Birth and death records are an important part of genealogical research but Missouri did not keep vital records for much of its early history. To document an ancestor’s life and death, family historians can often get around the lack of official records through creative use of alternate sources such as newspapers, census records, probate records, and cemetery transcriptions.
Compulsory registration of births and deaths in each county was first required July 1, 1883, but was repealed in 1893 due to non-compliance. The Missouri birth and death records that were created, during this period and since, have been microfilmed and are available at the Missouri State Archives. The records can also be accessed online. The Vital Records division within Missouri's Department of Health & Senior Services has been recording births and deaths since 1910.
Missouri State Archives
The cities of St. Louis and Kansas City kept records of births and deaths before the 1883 law was enacted. In St. Louis, by ordinance, deaths were registered from 1850 through 1910 and births from 1863 through 1910. Roughly 60 percent of births and deaths occurring within St. Louis were recorded during this time frame. Copies of these records are available at the Missouri State Archives.
A non-compulsory birth registration law adopted in 1863 provided that county Recorders of Deeds could record births upon request. These births were recorded in the regular deed books and not indexed. This law is still in effect and is the only way a birth outside the state of Missouri can be recorded in this state.
Although County Clerks were generally responsible for keeping birth and death records from 1883-93, in some counties the Recorder of Deeds performed this task. In these counties, birth records are intermingled with land records in deed books.
Compliance with the birth and death registration law during 1883-93 was poor in many places. Some counties have birth and death records for only a fraction of the time that the law was in effect. Other counties have records which extend up to or past the date of repeal. A very few counties have records dating before 1883.
In most cases birth records provide each parent’s name, age, and place of birth. Death certificates made in 1910, and after, include blanks for the same information. A death record from 1883-93 does not have the name of the spouse or parents, but does give the date of death, cause of death, and place of burial.
Birth notices seldom appear in newspapers prior to 1900 and when the papers began printing these announcements they most often took a form such as: “Born, to Mr. and Mrs. Thornton Smith, a girl.” The child's name was seldom given.
Though death notices occasionally consist of only one sentence, longer obituaries can give birth and death dates of the deceased, occupation, residence, place of burial, names of surviving family members, mention of family members who preceded him or her in death, and more. To search for obituaries, the patron needs to know the date and place of death as no comprehensive Missouri newspaper index exists. If the exact date of death is not known, indexed cemetery inscription lists and newspaper indexes can be helpful. Be sure to look at the Newspaper Indexes for more information on SHSMO’s indexes.
SHSMO has federal census records for Missouri, 1830-1880, and 1900-1920. Some of the records are indexed. Also, the SHSMO has census records for some additional states. All census records are available at several branches of the National Archives located around the country or at the main National Archives facility in Washington, D.C. Census records do not give exact birth dates, but starting in 1850, the age of each person is given, together with the state or country of his birth. Beginning with the 1900 census, the month and year of birth are given. Genealogists may also view census records by accessing the paid subscription service Ancestry.com for free on computers at SHSMO’s Columbia Research Center.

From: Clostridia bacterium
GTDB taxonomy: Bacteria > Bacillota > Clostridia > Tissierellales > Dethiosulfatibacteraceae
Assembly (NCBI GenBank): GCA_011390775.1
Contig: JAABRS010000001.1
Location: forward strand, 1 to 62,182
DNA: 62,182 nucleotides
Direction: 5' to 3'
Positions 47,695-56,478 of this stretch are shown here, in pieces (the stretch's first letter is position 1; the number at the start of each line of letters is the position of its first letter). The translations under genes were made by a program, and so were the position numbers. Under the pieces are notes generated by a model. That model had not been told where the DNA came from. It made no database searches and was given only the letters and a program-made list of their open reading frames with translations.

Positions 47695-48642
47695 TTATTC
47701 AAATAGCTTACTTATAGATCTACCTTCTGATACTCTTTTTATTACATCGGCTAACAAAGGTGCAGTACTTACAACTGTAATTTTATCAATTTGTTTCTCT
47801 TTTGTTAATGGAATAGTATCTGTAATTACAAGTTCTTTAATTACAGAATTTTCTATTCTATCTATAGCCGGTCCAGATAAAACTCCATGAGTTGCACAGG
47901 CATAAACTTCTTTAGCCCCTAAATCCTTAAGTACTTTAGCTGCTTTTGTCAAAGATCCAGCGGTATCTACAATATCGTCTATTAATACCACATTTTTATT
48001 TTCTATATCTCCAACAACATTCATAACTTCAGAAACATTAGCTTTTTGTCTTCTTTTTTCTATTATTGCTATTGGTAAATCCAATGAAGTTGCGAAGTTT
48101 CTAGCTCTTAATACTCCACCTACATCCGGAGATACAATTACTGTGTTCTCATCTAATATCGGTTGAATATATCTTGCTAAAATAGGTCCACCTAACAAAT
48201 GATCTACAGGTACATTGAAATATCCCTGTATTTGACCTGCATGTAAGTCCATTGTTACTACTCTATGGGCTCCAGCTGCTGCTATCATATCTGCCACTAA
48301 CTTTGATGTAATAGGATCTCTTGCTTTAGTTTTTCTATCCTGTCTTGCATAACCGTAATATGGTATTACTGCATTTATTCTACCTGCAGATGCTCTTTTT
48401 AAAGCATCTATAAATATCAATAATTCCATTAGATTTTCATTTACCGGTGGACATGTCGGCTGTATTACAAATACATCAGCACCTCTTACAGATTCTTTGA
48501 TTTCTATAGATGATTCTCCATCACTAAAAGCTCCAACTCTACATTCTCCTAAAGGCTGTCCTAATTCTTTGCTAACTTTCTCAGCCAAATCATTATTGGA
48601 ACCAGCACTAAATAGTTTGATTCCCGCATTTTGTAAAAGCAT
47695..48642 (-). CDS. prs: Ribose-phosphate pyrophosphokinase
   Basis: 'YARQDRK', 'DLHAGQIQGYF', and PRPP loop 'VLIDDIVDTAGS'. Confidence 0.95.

Headstones usually give the year of birth and death or the full birth and death dates which may assist genealogists in locating newspaper obituaries. SHSMO has a large collection of indexed cemetery inscriptions from all over the state but not all Missouri burials will be found in the transcriptions. Small family plots in remote places such as farmers’ fields are easily missed even by the most dedicated cemetery book compilers. Of the cemeteries that were surveyed, some included headstones that could no longer be read as they had disintegrated into rubble. Also, individuals often chose to mark their graves in unconventional ways or financial hardships necessitated such practices. We have one account of an old woman whose grave was marked by her cast iron kettle. Nevertheless, most Society patrons can make progress by using our cemetery inscription book collection.
Wills, estate settlements, and guardianship records can be helpful in establishing family relationships as well as determining approximate birth and death dates. SHSMO has indexes to early wills of some counties that were transcribed by genealogists, but does not have probate court records. Copies of original probate documents must be obtained from the Clerk of Probate Court where the will was filed, or from the Missouri State Archives.
The SHSMO does not have a strong collection of hospital or physician's records, undertaker records, baptismal or church records, records of fraternal organizations, school records, 20th century military records, family Bible records, employment records, or applications for insurance policies, but all of these materials can be helpful to the genealogist. Dates of birth and death can sometimes be found in biographies from county histories or in compiled family genealogies, some of which are in SHSMO’s collection.